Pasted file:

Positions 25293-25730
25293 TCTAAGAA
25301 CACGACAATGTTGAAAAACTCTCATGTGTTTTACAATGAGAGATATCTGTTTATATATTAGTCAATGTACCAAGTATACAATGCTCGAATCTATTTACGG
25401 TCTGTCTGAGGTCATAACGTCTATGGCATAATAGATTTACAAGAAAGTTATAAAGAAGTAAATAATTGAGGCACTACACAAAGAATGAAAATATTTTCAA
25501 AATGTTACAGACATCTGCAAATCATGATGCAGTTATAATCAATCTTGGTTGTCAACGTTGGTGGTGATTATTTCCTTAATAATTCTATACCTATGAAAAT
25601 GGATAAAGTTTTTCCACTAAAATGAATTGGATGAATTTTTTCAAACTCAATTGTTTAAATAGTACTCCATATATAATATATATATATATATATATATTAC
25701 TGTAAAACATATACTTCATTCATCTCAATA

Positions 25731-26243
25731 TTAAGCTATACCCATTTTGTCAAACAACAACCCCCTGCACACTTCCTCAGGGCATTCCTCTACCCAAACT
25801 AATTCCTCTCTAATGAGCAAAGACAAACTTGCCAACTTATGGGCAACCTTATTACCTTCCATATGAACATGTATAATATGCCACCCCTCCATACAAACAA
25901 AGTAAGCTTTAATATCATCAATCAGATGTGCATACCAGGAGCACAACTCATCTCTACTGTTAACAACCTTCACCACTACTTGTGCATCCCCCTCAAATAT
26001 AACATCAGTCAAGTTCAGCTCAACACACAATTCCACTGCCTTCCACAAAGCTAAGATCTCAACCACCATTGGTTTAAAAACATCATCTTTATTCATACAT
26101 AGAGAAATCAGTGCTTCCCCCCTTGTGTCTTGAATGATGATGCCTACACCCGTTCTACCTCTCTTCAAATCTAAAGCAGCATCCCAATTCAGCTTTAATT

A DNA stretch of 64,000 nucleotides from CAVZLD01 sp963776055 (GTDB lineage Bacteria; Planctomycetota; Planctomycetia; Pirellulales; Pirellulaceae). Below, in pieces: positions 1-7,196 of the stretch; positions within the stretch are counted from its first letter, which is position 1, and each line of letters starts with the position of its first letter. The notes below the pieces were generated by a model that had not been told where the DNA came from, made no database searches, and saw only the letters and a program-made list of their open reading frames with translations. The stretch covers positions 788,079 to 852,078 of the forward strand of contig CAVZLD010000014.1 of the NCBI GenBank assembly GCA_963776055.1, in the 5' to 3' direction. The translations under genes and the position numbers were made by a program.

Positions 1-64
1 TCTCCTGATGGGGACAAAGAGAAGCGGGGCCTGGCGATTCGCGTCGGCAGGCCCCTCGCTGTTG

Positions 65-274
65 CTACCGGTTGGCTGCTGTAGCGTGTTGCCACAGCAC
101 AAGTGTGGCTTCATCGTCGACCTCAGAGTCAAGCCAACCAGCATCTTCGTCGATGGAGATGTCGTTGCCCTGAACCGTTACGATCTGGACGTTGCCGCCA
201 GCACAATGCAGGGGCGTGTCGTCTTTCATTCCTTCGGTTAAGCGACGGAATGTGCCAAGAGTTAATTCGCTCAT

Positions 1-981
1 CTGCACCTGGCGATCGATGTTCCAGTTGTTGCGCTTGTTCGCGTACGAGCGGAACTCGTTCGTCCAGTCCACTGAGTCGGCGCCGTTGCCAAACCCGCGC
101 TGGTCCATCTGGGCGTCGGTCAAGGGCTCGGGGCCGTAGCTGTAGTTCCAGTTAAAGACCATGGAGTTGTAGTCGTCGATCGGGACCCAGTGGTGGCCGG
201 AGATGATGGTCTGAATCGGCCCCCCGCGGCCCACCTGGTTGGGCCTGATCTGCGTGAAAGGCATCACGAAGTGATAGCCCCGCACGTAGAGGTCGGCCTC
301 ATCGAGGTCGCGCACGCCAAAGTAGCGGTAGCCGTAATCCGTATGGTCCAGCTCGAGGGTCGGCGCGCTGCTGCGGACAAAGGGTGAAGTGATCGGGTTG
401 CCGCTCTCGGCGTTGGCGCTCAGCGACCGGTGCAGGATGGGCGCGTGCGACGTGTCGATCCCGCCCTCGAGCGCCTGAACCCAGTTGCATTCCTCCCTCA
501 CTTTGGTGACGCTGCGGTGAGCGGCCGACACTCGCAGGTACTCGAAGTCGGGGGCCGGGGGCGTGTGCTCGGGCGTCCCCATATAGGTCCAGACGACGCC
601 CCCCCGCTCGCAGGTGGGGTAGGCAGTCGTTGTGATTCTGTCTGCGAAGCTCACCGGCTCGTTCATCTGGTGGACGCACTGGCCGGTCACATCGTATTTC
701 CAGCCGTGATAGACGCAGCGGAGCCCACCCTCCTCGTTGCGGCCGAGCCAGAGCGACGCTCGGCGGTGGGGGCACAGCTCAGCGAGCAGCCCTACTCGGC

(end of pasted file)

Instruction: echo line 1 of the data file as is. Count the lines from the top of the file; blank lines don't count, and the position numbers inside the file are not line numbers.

Positions 25293-25730